“Suicidology as a Social Practice”: A Reply

Widger, Tom “‘Suicidology as a Social Practice’: A Reply.” Social Epistemology Review and Reply Collective 4, no. 3 (2015): 1-4. http://social-epistemology.com/2015/02/01/suicidology-as-a-social-practice-a-reply-tom-widger/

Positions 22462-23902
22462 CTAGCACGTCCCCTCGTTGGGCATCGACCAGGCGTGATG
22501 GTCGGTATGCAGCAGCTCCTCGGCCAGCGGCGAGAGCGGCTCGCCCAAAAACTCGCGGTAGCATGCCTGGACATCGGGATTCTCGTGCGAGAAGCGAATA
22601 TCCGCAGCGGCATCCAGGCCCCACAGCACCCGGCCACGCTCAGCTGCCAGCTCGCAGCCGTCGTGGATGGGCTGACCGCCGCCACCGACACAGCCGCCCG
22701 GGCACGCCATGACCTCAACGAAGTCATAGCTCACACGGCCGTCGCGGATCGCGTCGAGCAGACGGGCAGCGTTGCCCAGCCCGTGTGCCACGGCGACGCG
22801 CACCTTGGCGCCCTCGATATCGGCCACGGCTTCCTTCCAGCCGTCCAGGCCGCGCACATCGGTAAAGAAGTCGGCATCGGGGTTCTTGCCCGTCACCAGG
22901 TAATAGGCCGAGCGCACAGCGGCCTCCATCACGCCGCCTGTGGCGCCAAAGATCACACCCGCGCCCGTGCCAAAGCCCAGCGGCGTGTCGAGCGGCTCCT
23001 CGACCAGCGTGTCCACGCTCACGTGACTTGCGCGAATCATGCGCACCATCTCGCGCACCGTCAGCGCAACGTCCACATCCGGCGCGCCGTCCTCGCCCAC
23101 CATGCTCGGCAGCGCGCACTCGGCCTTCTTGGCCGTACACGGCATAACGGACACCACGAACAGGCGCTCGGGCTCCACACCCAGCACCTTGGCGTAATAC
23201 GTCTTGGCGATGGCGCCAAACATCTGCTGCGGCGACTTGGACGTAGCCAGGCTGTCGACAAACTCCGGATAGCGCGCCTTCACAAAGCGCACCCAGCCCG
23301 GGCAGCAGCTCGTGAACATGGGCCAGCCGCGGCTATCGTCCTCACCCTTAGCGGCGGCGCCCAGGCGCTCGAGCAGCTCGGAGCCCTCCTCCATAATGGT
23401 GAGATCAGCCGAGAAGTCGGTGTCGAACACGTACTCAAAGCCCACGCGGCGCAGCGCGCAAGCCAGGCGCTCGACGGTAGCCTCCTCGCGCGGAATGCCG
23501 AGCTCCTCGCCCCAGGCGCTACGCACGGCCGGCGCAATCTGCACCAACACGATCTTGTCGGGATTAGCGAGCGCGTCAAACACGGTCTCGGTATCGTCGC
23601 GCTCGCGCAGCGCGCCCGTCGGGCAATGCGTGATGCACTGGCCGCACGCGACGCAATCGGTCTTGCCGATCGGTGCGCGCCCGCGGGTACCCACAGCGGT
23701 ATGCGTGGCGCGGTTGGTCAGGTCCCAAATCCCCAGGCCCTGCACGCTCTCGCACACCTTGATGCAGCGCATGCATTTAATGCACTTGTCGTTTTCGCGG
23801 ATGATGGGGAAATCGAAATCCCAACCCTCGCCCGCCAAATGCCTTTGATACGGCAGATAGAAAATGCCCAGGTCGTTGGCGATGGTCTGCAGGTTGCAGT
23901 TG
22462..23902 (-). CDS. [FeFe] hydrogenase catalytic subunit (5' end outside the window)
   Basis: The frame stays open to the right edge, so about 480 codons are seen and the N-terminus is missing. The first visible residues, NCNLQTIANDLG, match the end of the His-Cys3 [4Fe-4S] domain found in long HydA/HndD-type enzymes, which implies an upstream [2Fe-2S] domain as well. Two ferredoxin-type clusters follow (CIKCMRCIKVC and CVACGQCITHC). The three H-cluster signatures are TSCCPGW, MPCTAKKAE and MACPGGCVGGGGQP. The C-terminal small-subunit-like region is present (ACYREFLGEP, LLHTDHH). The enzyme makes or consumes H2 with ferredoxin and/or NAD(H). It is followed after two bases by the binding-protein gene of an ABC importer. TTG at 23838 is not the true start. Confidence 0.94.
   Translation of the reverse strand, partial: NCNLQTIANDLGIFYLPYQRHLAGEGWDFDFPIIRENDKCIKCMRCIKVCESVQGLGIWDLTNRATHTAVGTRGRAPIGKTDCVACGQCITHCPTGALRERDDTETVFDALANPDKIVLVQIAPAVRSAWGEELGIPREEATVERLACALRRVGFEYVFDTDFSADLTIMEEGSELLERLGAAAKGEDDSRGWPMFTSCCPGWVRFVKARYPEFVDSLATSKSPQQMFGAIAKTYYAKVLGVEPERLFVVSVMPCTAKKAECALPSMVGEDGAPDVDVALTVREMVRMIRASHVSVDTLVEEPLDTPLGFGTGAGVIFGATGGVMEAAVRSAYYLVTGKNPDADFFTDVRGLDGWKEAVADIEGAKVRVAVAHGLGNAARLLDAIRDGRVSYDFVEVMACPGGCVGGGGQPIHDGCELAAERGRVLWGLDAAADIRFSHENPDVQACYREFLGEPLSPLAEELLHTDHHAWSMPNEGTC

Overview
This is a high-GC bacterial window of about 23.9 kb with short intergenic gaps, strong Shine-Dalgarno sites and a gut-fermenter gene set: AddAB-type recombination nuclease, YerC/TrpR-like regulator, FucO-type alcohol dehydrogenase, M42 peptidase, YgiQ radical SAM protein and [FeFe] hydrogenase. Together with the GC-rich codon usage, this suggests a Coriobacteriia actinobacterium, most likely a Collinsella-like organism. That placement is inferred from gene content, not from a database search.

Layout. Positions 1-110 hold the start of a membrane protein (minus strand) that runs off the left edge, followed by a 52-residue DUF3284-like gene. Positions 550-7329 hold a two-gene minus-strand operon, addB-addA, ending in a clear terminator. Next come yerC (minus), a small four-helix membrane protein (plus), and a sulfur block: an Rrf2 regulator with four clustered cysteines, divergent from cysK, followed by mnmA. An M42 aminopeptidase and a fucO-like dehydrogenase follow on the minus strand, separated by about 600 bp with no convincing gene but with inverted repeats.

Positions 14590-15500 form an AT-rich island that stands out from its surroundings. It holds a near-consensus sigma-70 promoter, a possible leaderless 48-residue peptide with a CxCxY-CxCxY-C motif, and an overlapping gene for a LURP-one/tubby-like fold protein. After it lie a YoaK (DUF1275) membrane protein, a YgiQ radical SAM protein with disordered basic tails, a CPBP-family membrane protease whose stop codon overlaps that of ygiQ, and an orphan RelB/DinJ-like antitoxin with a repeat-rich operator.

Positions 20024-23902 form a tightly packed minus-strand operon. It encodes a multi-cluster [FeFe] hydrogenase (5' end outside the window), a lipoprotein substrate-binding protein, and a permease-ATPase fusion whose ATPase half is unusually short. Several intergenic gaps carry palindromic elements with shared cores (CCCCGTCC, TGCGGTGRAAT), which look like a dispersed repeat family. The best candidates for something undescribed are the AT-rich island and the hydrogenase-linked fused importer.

In their excellent and provocative article ‘Suicidology as a Social Practice’ (2014), Scott Fitzpatrick, Claire Hooker, and Ian Kerridge extend the literature ‘historicizing’ the study of suicide to provide an account of the field’s constituting norms and behaviours. Thus, and underpinning the article, a solid body of work now exists which points out how during the 19th century suicide became a problem for nomothetic social and medical study and intervention due to a confluence of factors including the development of state mechanisms for counting and classifying deaths alongside moral concerns over the effects of modernisation. These studies have shown how the designation by sociologists and psychologists of ‘suicide’ as a particular kind of problem (of ‘”self”-destruction’) and of ‘suicidal people’ as particular kinds of people (as suffering from some kind of illness), generated a new understanding of suicide that was radically different to what had gone before. This new understanding transformed the idea of suicide from one of theological, philosophical, legal, and aesthetical ‘interest’ to one of social and psychiatric ‘concern.’

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